According to photography historian Mary Panzer, Muray “received considerable acclaim for his images of male dancers such as Ted Shawn and Hubert Stowitts. In a late memoir, Muray recalled that he first photographed dancers to impress Frank Crowninshield, for whom modern dance was a ‘pet project.’ Crowninshield immediately published one of Muray’s barefoot dancers in translucent costume, and Muray’s reputation blossomed.” Muray also made nude portraits of female dancers such as Rose Rolanda. Panzer notes that Muray’s dancer photographs are characterized by a tension between the liberated sexuality of the Roaring Twenties and the relatively conservative Pictorialist photographic style he employed with soft focus and shadowy lighting: “The uninhibited (and undressed) poses, the slender bodies, beautiful according to the standards of a new generation, the obvious pleasure these dancers take in performance all contrast with Muray’s old-fashioned photographic style.”
Nickolas Muray was an acclaimed and prolific New York photographer of celebrity portraits over a 45-year career. Born in Hungary, he arrived in New York City in 1913. Muray began his commercial photography career after World War I, and produced some 10,000 portraits in the 1920s and ’30s alone. He produced editorial and advertising images for magazines as diverse as McCall’s, Good Housekeeping, Vanity Fair, Vogue, and Harper’s Bazaar. His earliest celebrity portraits were of avant-garde dancers, including Ruth St. Denis and Martha Graham, but he later photographed popular performers on assignment such as Al Jolson and Shirley Temple. Muray became close to a circle of Mexican modern artists visiting or living in New York, including Miguel Covarrubias, Olga and Rufino Tamayo, Diego Rivera, and Frida Kahlo, and amassed a notable collection of Mexican art. Perhaps his most famous photograph is a 1939 portrait of Kahlo made during their 10-year love affair. The affair ended in 1941 when it became clear that she would never marry him, although they remained friends until her death in 1954.
Hubert Julian Stowitts was an American ballet dancer, actor and artist. Stowitts was raised among the Lakota tribe in South Dakota. In 1911, his family moved to California and he entered Berkeley, where he was captain of the track team. During those years he began studying ballet and performing ballet on the side, and after graduating set aside plans to attend graduate school at Harvard to join Anna Pavlova’s company on tour, where he became known for his athleticism and for being the first American to star in a Russian ballet company. After six seasons, he left for a solo career, living in Paris and performing throughout Europe. He retired from dancing in 1925 and became a painter and actor, living for several years in Indonesia and Asia. His paintings of Bali and India, and of nude male American athletes brought him acclaim in the 1930s. His work fell out of favor in his later years and he died in poverty.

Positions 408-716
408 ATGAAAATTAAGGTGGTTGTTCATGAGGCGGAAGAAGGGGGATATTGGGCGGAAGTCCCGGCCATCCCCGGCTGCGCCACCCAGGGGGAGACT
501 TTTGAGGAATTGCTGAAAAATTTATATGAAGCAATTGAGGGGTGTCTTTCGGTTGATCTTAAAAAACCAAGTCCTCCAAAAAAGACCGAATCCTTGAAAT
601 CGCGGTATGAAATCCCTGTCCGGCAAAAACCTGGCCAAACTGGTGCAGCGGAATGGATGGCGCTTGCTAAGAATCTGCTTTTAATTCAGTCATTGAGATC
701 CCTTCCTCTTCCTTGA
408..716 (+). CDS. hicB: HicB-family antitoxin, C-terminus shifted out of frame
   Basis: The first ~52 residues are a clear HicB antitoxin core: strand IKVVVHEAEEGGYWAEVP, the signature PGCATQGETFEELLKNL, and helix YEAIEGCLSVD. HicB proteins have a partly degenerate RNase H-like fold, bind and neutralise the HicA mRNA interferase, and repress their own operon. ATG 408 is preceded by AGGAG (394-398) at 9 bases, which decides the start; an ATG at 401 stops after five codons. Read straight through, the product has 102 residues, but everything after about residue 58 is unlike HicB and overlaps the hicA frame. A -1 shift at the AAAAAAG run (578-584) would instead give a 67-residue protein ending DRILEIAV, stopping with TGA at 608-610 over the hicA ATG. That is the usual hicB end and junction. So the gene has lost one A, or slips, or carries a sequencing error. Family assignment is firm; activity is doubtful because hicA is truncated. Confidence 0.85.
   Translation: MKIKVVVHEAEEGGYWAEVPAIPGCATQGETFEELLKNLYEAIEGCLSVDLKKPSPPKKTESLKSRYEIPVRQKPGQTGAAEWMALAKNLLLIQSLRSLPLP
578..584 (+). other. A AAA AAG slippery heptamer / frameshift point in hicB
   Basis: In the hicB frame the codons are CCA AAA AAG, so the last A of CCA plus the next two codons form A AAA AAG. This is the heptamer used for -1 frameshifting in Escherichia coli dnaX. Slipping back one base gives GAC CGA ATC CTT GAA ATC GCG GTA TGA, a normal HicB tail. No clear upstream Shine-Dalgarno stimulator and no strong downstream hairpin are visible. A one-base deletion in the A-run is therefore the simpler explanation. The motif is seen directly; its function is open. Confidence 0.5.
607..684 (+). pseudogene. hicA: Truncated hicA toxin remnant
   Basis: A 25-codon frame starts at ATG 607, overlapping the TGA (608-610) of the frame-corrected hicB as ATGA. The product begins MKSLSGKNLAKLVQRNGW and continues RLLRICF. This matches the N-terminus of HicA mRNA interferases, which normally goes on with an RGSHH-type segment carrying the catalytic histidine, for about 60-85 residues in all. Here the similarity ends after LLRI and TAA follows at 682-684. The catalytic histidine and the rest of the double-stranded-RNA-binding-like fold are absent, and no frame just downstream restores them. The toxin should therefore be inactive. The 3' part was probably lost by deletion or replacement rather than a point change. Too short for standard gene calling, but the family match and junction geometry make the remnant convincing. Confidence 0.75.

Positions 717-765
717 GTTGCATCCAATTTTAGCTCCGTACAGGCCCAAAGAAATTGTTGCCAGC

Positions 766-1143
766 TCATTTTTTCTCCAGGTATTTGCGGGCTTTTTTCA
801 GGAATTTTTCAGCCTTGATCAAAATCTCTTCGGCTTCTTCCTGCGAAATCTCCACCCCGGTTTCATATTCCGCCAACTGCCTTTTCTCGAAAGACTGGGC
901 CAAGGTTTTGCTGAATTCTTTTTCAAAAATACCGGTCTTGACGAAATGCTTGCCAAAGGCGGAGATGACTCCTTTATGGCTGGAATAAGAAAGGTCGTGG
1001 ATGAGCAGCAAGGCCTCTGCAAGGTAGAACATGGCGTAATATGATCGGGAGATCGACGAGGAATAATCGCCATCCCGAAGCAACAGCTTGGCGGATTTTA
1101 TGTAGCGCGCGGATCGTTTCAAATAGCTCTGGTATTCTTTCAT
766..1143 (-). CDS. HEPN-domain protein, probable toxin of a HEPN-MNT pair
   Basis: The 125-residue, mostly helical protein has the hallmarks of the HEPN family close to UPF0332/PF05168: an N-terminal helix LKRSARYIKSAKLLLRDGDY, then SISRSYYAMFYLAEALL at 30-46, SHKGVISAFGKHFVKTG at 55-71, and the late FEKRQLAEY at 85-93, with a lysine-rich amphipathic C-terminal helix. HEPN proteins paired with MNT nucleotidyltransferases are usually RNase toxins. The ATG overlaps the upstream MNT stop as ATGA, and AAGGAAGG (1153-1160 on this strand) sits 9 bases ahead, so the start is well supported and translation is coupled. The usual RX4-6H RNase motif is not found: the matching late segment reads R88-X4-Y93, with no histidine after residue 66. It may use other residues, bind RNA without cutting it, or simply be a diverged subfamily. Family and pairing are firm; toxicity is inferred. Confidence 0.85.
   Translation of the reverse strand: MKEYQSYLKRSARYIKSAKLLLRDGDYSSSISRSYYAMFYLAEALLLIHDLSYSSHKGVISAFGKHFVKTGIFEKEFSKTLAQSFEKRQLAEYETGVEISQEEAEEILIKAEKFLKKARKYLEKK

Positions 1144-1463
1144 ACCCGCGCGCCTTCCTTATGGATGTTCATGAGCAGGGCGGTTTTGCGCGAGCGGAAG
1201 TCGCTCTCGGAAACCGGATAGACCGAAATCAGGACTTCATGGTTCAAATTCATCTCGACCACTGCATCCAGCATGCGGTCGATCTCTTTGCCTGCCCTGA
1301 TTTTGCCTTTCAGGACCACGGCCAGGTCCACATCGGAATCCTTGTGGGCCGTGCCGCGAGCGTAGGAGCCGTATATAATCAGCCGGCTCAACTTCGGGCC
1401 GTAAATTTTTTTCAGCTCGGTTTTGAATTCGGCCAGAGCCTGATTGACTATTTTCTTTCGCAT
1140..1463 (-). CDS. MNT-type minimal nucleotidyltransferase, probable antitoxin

Stamped verso: “When published please give credit to Nickolas Muray 129 Macdougal St., N. Y. C.”
Condition: Photograph generally very good, recently professionally cleaned and deacidified, and also to remove old mucilage glue dots that connected it to original mount, now very good overall with minor toning and wear and pale faint remaining shadows from former glue dots. Original mount professionally cleaned and deacidified, with some light remaining toning, wear, and pale faint dampstaining in margins Photograph archivally reattached (hinged) to mount with rice paper.
Grimberg, Salomon. “Nickolas Muray and Frida Kahlo.” PDNB Gallery. https://pdnbgallery.com/SITE/nickolas-muray/nickolas-muray-frida-kahlo.html (9 January 2020).
Mears, Peter. “Nickolas Muray, His Friends, and His Art Collection” in Kurt Heinzelman, ed. and Peter Mears. The Covarrubias Circle: Nickolas Muray’s Collection of Twentieth-Century Mexican Art. Austin, TX: University of Texas Press, 2004. p. 12.
“Nickolas Muray, Hubert Julian Stowitts.” Eastman Museum. https://collections.eastman.org/objects/8725/hubert-julian-stowitts/related/7 (10 January 2020).
Panzer, Mary. “The Essential Tact of Nickolas Muray” in Kurt Heinzelman, ed. and Peter Mears, eds. The Covarrubias Circle: Nickolas Muray’s Collection of Twentieth-Century Mexican Art. Austin, TX: University of Texas Press, 2004. pp. 21, 31-32.
Rutledge, Stephen. “#Art Dept: The Astonishing, Hubert Julian Stowitts.” 14 October 2018. World of Wonder. https://worldofwonder.net/artdept-the-astonishing-hubert-julian-stowitts/ (9 January 2020).